• Posters or full-sized banners with stand and a 30 second commercial spot (plays on local kiosks/monitors and website) to generate awareness
  • Postcard mailed to homes to engage spouses
  • Interactive guide with a downloadable/printable PDF
  • Microsite with layered information (page content, PDFs, videos, links), including testimonials (diverse ages and job functions) and a short game or quiz
  • Employee meetings organized similar to a health fair, including a short presentation and various vendor/financial planning experts

The trick to success is to match media to audience preference, even if you repeat yourself using varied forms. The important idea is to reach your audience in the from it prefers.

Sensory Immersion

Sensory immersion creates engaging experiences that heighten awareness and increase engagement. Sight, smell, taste, touch and sound are common in marketing and in the gaming industry but also can play a part in any communication. This approach is particularly compelling for Millennials, who are always hungry for new meaningful and entertaining experiences.

Brilliant images, like those below, when attached to compelling headlines will hook your audience. They can be paired with other sensory inputs or merely suggest the types of experiences your audience finds compelling.

  • Sight—Given our age of rapid technology, such as email, smart phones, the Internet and social media, sight can be challenging to engage and maintain. We have become accustomed to tuning things out due to oversaturation, so there needs to be a visual hook and strong sense of hierarchy. This can be achieved with unique typography, provocative imagery (especially macro imagery) and/or use of solid geometric shapes with bold color. Evoking the sense of sight can tie in nicely with communications that focus on the future.
  • Smell— Did you know that we can recall 10,000 unique smells! While we can’t reasonably infuse scents into most employee communications, we can certainly suggest them through imagery in a way that triggers recollection of a smell, and the feeling(s) associated with that memory. For example, the aroma of a steaming hot beverage on a cold morning that also warms your hands, or the smell of roasting marshmallows over a fire as you prepare to indulge in s’mores. Stirring up these memories can come in handy when communicating healthy behavior, such as eating delicious and healthy food, engaging in yard work in the spring or taking a relaxing vacation at the beach.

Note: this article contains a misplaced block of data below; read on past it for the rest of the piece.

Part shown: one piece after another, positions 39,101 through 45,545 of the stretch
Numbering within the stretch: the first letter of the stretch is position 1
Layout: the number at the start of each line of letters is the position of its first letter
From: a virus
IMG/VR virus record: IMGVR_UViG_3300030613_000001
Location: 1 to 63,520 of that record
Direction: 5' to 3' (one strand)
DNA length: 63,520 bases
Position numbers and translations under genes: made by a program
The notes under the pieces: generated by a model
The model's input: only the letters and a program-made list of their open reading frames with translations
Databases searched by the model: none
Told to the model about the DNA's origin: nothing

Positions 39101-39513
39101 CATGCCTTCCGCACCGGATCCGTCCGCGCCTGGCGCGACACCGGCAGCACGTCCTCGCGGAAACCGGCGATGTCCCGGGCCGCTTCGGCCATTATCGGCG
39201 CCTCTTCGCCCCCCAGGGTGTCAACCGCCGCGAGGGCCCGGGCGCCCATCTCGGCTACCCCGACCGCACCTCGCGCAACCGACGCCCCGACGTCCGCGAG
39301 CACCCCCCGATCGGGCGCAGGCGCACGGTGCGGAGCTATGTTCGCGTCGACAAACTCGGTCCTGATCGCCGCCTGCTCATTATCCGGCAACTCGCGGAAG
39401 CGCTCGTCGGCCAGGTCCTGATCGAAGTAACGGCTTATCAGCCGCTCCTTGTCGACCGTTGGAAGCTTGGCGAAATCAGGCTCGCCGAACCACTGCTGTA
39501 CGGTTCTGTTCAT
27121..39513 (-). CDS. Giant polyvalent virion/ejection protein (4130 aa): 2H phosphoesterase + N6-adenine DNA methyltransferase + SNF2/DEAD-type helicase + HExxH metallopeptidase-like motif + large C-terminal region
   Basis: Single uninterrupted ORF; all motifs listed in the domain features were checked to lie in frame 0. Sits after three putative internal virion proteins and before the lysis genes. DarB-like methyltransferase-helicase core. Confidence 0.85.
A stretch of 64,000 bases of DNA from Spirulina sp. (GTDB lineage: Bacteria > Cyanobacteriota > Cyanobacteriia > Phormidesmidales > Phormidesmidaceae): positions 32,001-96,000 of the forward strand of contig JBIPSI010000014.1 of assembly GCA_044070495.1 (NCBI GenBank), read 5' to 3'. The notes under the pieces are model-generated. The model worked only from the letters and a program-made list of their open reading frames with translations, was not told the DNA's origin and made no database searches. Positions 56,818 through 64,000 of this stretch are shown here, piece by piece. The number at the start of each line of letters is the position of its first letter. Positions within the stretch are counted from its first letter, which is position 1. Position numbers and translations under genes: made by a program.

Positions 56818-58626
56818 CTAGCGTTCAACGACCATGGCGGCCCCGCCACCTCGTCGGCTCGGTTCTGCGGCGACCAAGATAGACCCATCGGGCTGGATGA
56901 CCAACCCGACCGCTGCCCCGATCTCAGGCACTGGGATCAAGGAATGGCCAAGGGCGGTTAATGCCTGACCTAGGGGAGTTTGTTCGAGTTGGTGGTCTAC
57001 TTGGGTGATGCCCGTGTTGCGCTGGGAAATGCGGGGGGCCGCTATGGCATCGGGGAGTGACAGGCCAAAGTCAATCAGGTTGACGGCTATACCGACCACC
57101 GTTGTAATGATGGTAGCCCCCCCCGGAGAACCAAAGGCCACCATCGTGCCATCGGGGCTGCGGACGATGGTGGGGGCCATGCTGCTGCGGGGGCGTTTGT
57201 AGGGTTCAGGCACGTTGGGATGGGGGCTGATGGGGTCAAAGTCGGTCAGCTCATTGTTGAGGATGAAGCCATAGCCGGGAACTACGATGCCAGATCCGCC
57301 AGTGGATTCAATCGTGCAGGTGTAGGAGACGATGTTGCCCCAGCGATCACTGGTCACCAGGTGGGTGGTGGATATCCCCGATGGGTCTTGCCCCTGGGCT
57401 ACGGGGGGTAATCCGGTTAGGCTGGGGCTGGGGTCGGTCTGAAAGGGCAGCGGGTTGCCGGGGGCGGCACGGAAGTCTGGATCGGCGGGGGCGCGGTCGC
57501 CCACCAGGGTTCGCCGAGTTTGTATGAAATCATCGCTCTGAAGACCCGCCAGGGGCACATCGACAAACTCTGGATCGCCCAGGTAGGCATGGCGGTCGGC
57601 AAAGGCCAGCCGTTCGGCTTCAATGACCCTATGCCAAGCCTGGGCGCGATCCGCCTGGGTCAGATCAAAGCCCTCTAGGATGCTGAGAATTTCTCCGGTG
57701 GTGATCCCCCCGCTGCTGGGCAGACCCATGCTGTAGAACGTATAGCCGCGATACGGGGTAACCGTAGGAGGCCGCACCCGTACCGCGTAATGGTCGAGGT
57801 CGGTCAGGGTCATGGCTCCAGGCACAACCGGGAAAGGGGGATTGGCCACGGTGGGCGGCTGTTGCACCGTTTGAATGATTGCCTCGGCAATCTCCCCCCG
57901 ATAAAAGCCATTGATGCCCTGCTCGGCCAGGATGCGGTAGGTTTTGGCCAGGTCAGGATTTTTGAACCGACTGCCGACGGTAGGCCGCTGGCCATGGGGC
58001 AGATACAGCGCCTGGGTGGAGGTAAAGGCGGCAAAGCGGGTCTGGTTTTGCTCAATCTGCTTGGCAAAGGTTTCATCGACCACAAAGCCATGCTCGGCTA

• Taste—As with smell, taste is something we can suggest through imagery that can trigger a memory and feeling to make a more personal connection with the audience.
  • Touch—Print appeals to the tactile sense, including various weights of paper and textures that can enhance or support a communication. Embossing/debossing and coatings such as varnishes also can elicit the sense of touch. It is more challenging to engage touch electronically, but we certainly experience it with gaming and phones (vibration) and here again, we can use macro photography to tap into the sense of touch. For example, drawing people in with the feeling of holding a sparkler, the rough texture of new money or the gentle softness of a fluffy pillow to rest your head on.
  • Sound—We can use sound to enhance a video or influence the mood of a website or interactive environment. See what Volkswagen did with sound that resulted in a 66% increase in taking the stairs that were positioned next to an escalator: https://www.youtube.com/watch?v=2lXh2n0aPyw. Today we can’t cost efficiently integrate sound into a print employee communication, but we can suggest it in a way that can trigger a memory so it comes to life in our minds.
Infographics

Infographics blend information and visuals in a minimalistic way to help people comprehend content. This approach oftentimes is used to convey complex concepts, processes and/or to visually break up dense content. After all, 65% of people are visual learners!

 

Long Format Websites

With over 80% of the U.S. mobile market using smartphones, we have had to start thinking more about the user experience on an array of devices—computers, tablets and phones. This means thinking more about adaptability of the communication (look and functionality).

Example:

For a long while web page design has been focused above the fold to eliminate scrolling. Now, those same web pages have a different experience on smartphones, meaning lots of scrolling— there’s no way to avoid it with a small device. As a result, design has begun moving toward long format or scrolling pages.

Designers are finding advantages to this, such as creating a fluid and creative storytelling experience (this dovetails nicely with sensory immersion and appealing to millennials). It also promotes interaction, has greater user consistency from one device to another and it opens the door for training or other game-like experiences.